4. Pin blank sheets of paper onto the wall to represent the quantity of work that you have to complete
For example, if you are aiming to complete six A1 sheets of Coursework preparation, pin six A1 sheets up on your wall (NOTE: ten is the maximum for CIE Art & Design A Level students – it is perfectly acceptable to submit less). These sheets can be scrappy bits of paper or card: they should not the final presentation sheets, as they will get tattered and messy. Pin all of the work that you have done onto the sheets – including pieces that are incomplete and barely begun. (If you are working in a sketchbook, blutack all of your work-in-progress into the book). This allows you to get an immediate snapshot of how much you have done and how much you still have to go. In all my years of teaching, this visual representation of progress is the single thing that motivates students the most.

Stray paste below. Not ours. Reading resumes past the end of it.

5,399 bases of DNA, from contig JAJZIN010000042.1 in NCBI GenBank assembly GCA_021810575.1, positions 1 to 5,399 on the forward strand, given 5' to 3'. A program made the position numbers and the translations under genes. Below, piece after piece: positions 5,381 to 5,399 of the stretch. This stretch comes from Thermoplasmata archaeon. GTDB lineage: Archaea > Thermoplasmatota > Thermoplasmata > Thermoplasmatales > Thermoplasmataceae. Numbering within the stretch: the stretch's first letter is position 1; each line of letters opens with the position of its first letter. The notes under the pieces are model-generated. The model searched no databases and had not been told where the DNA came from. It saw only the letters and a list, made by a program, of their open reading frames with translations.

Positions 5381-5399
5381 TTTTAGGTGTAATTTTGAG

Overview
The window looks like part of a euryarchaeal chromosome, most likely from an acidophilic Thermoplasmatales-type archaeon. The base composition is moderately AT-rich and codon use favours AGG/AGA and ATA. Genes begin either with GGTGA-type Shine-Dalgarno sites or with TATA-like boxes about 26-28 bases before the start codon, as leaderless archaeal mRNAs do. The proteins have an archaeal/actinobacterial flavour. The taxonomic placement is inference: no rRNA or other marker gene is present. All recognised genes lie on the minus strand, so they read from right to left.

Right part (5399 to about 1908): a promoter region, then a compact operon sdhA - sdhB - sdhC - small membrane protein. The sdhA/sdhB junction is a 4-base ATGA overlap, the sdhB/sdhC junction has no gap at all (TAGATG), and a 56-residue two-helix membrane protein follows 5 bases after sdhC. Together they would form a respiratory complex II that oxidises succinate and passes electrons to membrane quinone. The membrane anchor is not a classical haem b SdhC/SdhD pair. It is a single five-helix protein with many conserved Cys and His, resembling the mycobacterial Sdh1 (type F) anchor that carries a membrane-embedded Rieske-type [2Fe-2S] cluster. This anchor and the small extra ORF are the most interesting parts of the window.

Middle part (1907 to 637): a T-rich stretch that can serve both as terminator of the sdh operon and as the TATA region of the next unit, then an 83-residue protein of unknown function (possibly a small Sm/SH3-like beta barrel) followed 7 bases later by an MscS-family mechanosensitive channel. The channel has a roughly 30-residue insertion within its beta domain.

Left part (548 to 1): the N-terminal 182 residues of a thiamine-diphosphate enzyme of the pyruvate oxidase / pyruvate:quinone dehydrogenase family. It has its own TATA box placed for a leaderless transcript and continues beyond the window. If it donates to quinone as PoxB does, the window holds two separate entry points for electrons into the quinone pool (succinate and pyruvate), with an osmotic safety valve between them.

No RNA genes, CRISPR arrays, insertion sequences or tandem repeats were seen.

5. Look hard at what you have done…and work out what to do next
For some, this might be improving an existing artwork; for others it might be beginning something new. For many it should involve working in series (working on several works concurrently). This avoids the need to wait for paint to dry and allows similar colours and materials to be used in several works at once. When selecting which piece/s to work on, remember that you should:
- Focus on the things that will get you the most marks. In other words, not page headings or borders. Not sharpening pencils or carefully premixing colours of paint. Don’t spend time writing tonnes of notes if the drawings are barely complete. Work instead on the gutsy, important pieces and work on these until they are done.
- Decide quickly. If you are unsure what to work on, just pick something. Then, when you next have class, ask your teacher.